Tuesday, December 18, 2012

Winter Solstice Celebration

Winter Solstice is the day that we have the least amount of sunlight all year.  Due to our position on the planet we are tilted the furthest from the sun around this time of year giving my community approximately six and a half hours of sunlight on this day.  Because of this, December 21st is often referred to as the “shortest day of the year”.  In reality there isn’t a time warp causing fewer hours in the day (though as I get older it seems every day has fewer hours in it), we just get less sun.  The good news…from now until the Summer Solstice – we continuously get more sun each day!  In about six months, there will only be about six hours of darkness each day!

With so much darkness around us, I like to celebrate the Winter Solstice and the coming of more sun.  Each year we do a little something to celebrate like crafts, baking, go sliding, just something.  Depending on our schedules, it could be a large celebration with friends and family, or something small with just the kids and I.  This year, we are making snow taffy and snowflake crafts!
Snow Taffy is a traditional French Canadian treat.  I remember doing this with my “Memere” (Grandmother) on warm winter days while we waited for the bread to rise.  I have so many fond memories in the kitchen with my Memere including Meat Pies – but I digress. 
We don’t have any maple trees around here so we don’t make Snow Taffy the traditional way which includes tapping a tree but it is good nonetheless.  It has been a few years since we’ve made Snow Taffy so it will be like new to R and I can’t wait to see his face when he tastes it – oh, and it’s gluten free!  If you would like to make it yourself but live in an area without snow, you can do this with crushed ice as well.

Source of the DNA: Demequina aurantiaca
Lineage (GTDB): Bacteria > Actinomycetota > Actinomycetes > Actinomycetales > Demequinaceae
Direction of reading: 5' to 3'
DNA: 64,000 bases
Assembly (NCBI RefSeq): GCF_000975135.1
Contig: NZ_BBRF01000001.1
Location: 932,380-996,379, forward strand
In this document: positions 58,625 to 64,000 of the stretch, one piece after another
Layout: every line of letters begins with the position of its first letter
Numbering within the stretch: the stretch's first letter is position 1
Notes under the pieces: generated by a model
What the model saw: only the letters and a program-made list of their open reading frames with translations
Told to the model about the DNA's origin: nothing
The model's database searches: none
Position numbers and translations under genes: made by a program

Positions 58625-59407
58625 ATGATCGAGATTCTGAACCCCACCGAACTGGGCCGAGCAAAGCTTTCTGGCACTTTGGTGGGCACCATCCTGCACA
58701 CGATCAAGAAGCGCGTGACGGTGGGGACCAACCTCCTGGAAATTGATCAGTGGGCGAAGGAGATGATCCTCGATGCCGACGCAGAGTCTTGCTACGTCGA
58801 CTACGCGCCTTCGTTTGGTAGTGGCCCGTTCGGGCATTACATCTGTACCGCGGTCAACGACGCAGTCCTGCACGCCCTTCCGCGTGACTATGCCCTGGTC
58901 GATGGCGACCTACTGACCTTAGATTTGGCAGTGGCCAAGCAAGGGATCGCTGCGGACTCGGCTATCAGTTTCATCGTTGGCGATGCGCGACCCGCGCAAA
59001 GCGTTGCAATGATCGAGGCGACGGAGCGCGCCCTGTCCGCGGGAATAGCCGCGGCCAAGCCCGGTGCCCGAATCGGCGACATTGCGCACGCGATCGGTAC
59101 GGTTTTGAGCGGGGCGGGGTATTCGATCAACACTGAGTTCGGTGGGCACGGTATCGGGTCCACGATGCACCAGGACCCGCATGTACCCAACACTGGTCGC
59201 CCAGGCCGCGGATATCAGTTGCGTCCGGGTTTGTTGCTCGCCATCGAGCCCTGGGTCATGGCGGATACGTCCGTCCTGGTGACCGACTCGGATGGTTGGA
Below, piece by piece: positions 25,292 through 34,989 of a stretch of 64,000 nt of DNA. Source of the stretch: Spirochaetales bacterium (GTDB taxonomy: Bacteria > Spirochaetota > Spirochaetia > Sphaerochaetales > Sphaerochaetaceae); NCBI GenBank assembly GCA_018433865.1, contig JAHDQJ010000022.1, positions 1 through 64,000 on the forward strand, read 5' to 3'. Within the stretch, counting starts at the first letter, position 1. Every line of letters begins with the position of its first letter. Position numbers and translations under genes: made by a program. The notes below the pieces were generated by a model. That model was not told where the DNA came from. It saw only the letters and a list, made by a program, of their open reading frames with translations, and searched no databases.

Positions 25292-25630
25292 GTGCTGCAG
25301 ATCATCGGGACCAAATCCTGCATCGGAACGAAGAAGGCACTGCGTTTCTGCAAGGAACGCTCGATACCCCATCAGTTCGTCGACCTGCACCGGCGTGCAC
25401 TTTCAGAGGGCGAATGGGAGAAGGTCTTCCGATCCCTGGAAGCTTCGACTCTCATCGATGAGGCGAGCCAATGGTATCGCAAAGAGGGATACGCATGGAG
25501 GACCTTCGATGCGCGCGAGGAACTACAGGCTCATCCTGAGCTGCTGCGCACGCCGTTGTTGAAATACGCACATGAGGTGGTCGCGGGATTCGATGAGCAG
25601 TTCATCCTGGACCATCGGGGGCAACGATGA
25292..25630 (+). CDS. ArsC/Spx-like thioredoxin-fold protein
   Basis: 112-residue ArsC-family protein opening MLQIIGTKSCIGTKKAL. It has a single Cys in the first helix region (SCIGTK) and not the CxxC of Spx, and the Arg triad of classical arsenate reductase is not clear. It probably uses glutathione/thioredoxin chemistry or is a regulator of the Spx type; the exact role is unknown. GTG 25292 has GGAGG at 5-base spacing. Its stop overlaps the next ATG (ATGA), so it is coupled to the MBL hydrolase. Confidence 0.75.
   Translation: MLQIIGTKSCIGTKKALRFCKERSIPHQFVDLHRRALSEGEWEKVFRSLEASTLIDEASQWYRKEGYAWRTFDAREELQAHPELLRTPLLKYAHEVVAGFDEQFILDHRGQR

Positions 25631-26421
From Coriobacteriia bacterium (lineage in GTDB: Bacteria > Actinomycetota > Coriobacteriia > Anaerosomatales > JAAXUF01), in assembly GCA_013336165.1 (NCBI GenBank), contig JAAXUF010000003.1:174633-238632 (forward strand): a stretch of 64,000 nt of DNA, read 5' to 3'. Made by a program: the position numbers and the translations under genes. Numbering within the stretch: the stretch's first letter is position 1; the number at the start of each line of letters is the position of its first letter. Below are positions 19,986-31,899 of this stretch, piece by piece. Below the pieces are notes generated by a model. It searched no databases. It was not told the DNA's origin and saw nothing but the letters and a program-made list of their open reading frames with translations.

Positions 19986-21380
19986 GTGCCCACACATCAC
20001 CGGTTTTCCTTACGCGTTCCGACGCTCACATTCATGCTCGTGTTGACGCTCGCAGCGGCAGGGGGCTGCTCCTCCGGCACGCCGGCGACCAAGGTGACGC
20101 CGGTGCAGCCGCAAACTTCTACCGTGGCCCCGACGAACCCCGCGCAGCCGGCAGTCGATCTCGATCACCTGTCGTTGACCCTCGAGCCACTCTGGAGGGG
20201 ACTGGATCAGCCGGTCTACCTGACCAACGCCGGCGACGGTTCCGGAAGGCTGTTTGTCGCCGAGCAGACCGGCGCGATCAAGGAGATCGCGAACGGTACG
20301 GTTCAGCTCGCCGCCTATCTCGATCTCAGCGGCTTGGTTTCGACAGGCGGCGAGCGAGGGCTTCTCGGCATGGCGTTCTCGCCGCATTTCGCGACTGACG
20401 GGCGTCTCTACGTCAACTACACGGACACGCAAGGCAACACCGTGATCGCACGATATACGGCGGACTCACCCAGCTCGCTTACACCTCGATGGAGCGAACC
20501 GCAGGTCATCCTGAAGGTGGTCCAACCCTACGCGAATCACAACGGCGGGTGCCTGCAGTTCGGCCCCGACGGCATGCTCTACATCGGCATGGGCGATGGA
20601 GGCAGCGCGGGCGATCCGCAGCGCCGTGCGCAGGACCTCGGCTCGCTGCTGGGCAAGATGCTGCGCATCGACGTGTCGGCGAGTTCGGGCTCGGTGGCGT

Photo Source: The Great Canadian Gift Company
Snow Taffy Syrup

1 cup Brown Sugar
¼ cup butter
¼ cup water
½ teaspoon vanilla
Popsicle sticks - optional

This part is for grown-ups and more experienced kitchen-helpers.  Place all the ingredients into a pot and boil it over medium-high heat.  Be careful, if this stuff splashes it burns fast and sticks to keep on burning.  Stirring constantly, bring the mixture to a hard boil.  Still stirring, allow the hard boil for about 2 minutes. 

During this time, have the kids go outside and collect CLEAN snow in a cookie sheet.

After the 2 minute hard boil, drizzle a little of the syrup onto the snow.  If the syrup is absorbed into the snow, it’s not ready.  Keep boiling and stirring.  Keep testing it until the syrup turns into taffy (soft caramel-like consistency) on the snow.  Then drizzle it over various parts of the snow.  It is cooled nearly instantly so you can then pick it up and eat it, or roll it around a spoon.  We use popsicle sticks to roll the taffy around like a taffy pop.  It's very sticky so I recommend using a spoon on popsicle stick.

The taffy is best eaten fresh but if you made more than you can eat, roll up extra strips and put them onto wax paper then store in the fridge.  Remember, the colder it is kept, the harder consistency it will be so don't leave it too long.

Since this is a French Canadian tradition, perhaps I will take this opportunity to talk to the kids about “L’Hiver” (winter) and maybe we’ll learn a French winter song.  Snowflake crafts can be found all over the internet and we selected this one from Pinterest.
Photo Source: Tainted IrIs

Will you be celebrating the Winter Solstice?  Leave me some comments on your plans for celebrating and some ideas for future winter celebrations for us.

 Take Care, D


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